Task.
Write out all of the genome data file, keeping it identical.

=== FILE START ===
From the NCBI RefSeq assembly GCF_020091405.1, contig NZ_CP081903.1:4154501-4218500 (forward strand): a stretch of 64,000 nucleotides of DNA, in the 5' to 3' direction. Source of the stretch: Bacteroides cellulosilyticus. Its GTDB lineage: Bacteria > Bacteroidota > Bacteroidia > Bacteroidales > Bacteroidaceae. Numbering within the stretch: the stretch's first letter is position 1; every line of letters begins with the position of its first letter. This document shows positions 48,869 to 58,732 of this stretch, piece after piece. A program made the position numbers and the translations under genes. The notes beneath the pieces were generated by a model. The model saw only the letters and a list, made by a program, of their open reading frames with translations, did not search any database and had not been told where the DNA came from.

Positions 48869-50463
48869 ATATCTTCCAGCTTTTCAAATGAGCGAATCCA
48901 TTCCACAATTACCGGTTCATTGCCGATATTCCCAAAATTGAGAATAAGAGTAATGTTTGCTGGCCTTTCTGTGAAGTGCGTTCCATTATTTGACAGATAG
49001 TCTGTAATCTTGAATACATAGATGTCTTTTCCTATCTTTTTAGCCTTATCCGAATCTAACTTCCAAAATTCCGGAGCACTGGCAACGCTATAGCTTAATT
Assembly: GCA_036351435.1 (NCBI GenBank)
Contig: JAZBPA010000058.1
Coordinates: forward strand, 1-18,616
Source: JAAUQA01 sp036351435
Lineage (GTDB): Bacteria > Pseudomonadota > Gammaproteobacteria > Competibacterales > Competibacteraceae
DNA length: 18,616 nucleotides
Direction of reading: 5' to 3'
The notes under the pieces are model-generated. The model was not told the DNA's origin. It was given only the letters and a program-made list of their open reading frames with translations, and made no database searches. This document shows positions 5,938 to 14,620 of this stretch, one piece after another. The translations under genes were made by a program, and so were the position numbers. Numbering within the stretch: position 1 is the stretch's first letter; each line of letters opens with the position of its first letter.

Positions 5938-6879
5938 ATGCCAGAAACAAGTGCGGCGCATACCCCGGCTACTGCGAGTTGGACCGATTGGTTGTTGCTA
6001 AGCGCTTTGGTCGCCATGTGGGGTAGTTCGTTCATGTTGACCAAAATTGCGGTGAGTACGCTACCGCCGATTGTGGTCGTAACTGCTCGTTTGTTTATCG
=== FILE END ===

From the NCBI RefSeq assembly GCF_020091405.1, contig NZ_CP081903.1:4154501-4218500 (forward strand): a stretch of 64,000 nucleotides of DNA, in the 5' to 3' direction. Source of the stretch: Bacteroides cellulosilyticus. Its GTDB lineage: Bacteria > Bacteroidota > Bacteroidia > Bacteroidales > Bacteroidaceae. Numbering within the stretch: the stretch's first letter is position 1; every line of letters begins with the position of its first letter. This document shows positions 48,869 to 58,732 of this stretch, piece after piece. A program made the position numbers and the translations under genes. The notes beneath the pieces were generated by a model. The model saw only the letters and a list, made by a program, of their open reading frames with translations, did not search any database and had not been told where the DNA came from.

Positions 48869-50463
48869 ATATCTTCCAGCTTTTCAAATGAGCGAATCCA
48901 TTCCACAATTACCGGTTCATTGCCGATATTCCCAAAATTGAGAATAAGAGTAATGTTTGCTGGCCTTTCTGTGAAGTGCGTTCCATTATTTGACAGATAG
49001 TCTGTAATCTTGAATACATAGATGTCTTTTCCTATCTTTTTAGCCTTATCCGAATCTAACTTCCAAAATTCCGGAGCACTGGCAACGCTATAGCTTAATT
Assembly: GCA_036351435.1 (NCBI GenBank)
Contig: JAZBPA010000058.1
Coordinates: forward strand, 1-18,616
Source: JAAUQA01 sp036351435
Lineage (GTDB): Bacteria > Pseudomonadota > Gammaproteobacteria > Competibacterales > Competibacteraceae
DNA length: 18,616 nucleotides
Direction of reading: 5' to 3'
The notes under the pieces are model-generated. The model was not told the DNA's origin. It was given only the letters and a program-made list of their open reading frames with translations, and made no database searches. This document shows positions 5,938 to 14,620 of this stretch, one piece after another. The translations under genes were made by a program, and so were the position numbers. Numbering within the stretch: position 1 is the stretch's first letter; each line of letters opens with the position of its first letter.

Positions 5938-6879
5938 ATGCCAGAAACAAGTGCGGCGCATACCCCGGCTACTGCGAGTTGGACCGATTGGTTGTTGCTA
6001 AGCGCTTTGGTCGCCATGTGGGGTAGTTCGTTCATGTTGACCAAAATTGCGGTGAGTACGCTACCGCCGATTGTGGTCGTAACTGCTCGTTTGTTTATCG